Heavy hammer to stun cattle to be slaughtered, and then kill them with the neck cut. The stunning can be done with a slaughter mask, a shooting device or this slaugther hammer (1). It can be a wooden hammer (approx. 5-6 kg) with a long handle (see sledgehammer). The working part can also be made of metal and resemble a stone hammer. Or a hammer with a metal head that has a rod-shaped end on one side, which can be used to punch through the skull to crush the brain. Another model consists of a hollowed-out pin and a hook at the other end. The hook would serve to pull the pin out of the skull when it gets stuck. See also the punch. [MOT] (1) Banned since 1920 (by Royal Decree of 5 June) in the Netherlands. In France since 1964.
The sledgehammer is a heavy (up to 5 kg) wooden hammer with a long handle (70-100 cm) for driving posts into the ground, splitting wood, driving a thick peg into a hole, tamping soil (1), etc. The sledgehammer can be made of a rough piece of wood or be fitted with a metal strap. It is made from a knotty piece if possible. See also the slaugther hammer. [MOT] (1) Eg. DE MAS: 382. See also the soil tamper
The sledgehammer is a heavy hammer (between 2 and 12 kg) with wedge-shaped peen, which in some cases lies in the same plane as the handle. The handle is long (approx. 60 to 100 cm) so that it can be gripped with both hands to hit with great force. The sledgehammer is used by the blacksmith for heavy forging work; many other professions use it too, such as the quarry worker. When the blacksmith works with one or more helpers, he uses a forging hammer to indicate where to strike. The helpers then each handle a sledgehammer to do the actual forging work. [MOT]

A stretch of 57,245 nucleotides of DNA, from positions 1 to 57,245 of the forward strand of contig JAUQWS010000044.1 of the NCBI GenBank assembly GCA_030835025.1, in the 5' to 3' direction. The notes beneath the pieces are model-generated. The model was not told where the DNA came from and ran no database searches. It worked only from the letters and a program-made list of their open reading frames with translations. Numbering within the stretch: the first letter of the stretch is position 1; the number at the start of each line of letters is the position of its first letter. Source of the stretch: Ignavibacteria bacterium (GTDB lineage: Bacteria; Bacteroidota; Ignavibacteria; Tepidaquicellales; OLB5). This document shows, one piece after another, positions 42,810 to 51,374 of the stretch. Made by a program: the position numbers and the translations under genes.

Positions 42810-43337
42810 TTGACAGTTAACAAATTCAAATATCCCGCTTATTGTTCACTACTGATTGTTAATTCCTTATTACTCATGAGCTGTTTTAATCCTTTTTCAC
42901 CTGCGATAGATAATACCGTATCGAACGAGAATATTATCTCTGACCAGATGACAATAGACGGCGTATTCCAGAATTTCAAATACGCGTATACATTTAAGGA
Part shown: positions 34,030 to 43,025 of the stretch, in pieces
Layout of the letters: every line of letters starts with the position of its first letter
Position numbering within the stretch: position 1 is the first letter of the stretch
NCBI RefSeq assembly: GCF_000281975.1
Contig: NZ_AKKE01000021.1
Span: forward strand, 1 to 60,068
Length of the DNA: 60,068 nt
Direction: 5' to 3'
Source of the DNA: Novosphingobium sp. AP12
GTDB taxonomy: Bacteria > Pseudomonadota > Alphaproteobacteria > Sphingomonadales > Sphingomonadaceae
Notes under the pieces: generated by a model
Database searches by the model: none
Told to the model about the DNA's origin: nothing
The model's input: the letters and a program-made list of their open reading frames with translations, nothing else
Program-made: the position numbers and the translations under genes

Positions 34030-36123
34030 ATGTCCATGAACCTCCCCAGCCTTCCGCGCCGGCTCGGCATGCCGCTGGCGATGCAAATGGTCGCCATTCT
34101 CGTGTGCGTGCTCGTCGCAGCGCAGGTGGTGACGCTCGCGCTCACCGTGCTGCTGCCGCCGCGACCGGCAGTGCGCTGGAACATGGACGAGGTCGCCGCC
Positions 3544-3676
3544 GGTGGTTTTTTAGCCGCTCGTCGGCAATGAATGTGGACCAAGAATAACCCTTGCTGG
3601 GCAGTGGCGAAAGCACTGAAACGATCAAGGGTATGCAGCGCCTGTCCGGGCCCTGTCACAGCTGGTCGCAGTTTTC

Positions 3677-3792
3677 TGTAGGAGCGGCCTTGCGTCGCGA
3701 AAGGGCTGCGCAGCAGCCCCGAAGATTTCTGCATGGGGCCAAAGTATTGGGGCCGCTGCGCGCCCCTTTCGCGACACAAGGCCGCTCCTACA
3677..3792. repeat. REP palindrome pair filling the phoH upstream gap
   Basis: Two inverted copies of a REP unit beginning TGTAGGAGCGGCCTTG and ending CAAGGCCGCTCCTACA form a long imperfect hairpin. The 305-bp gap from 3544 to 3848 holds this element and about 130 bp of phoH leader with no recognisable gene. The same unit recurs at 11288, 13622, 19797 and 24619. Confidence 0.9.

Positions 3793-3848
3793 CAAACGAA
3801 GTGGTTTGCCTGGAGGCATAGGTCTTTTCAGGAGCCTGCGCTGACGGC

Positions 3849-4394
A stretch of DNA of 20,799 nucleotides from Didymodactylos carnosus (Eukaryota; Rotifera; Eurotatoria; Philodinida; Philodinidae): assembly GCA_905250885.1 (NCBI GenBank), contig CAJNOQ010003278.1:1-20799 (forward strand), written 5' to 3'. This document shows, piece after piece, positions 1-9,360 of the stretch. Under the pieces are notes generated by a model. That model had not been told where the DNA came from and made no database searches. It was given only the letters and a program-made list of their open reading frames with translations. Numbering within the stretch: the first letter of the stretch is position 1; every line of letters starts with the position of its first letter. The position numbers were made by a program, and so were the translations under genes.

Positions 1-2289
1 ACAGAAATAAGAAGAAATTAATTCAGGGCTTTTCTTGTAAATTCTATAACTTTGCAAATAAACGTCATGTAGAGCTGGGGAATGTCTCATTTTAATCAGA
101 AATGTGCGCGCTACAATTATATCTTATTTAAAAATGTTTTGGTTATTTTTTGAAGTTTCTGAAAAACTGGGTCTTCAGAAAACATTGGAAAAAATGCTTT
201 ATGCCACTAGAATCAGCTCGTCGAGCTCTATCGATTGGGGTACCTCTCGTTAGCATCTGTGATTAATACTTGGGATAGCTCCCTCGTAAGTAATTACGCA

A sleeker has a rectangular (approx. 10-15 cm long) blade of stone - usually slate - metal or glass (1), one long side of which protrudes into a wooden handle that must be gripped with two hands. The tanner uses the sleeker to stretch, smooth, polish and push the moisture out of the leather. [MOT](1) See SALAMAN 1986: 313.
Sleeker (moulding)
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Sloyd knife
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Small garden hoe
Hand tool that resembles a garden hoe, but whose thin, sharp blade is usually not symmetrical and the swan-neck shaft and short (approx. 15 cm) wooden handle - is located on the left or right part of the working part . There are also straight models (V Dv 0851). With the small garden hoe, the roots of the weeds are cut just below the surface of the earth, while pulling. The tool is also used in agriculture for hand weeding and beets thinning. See also the scuffle hoe. [MOT]
Smith's tongs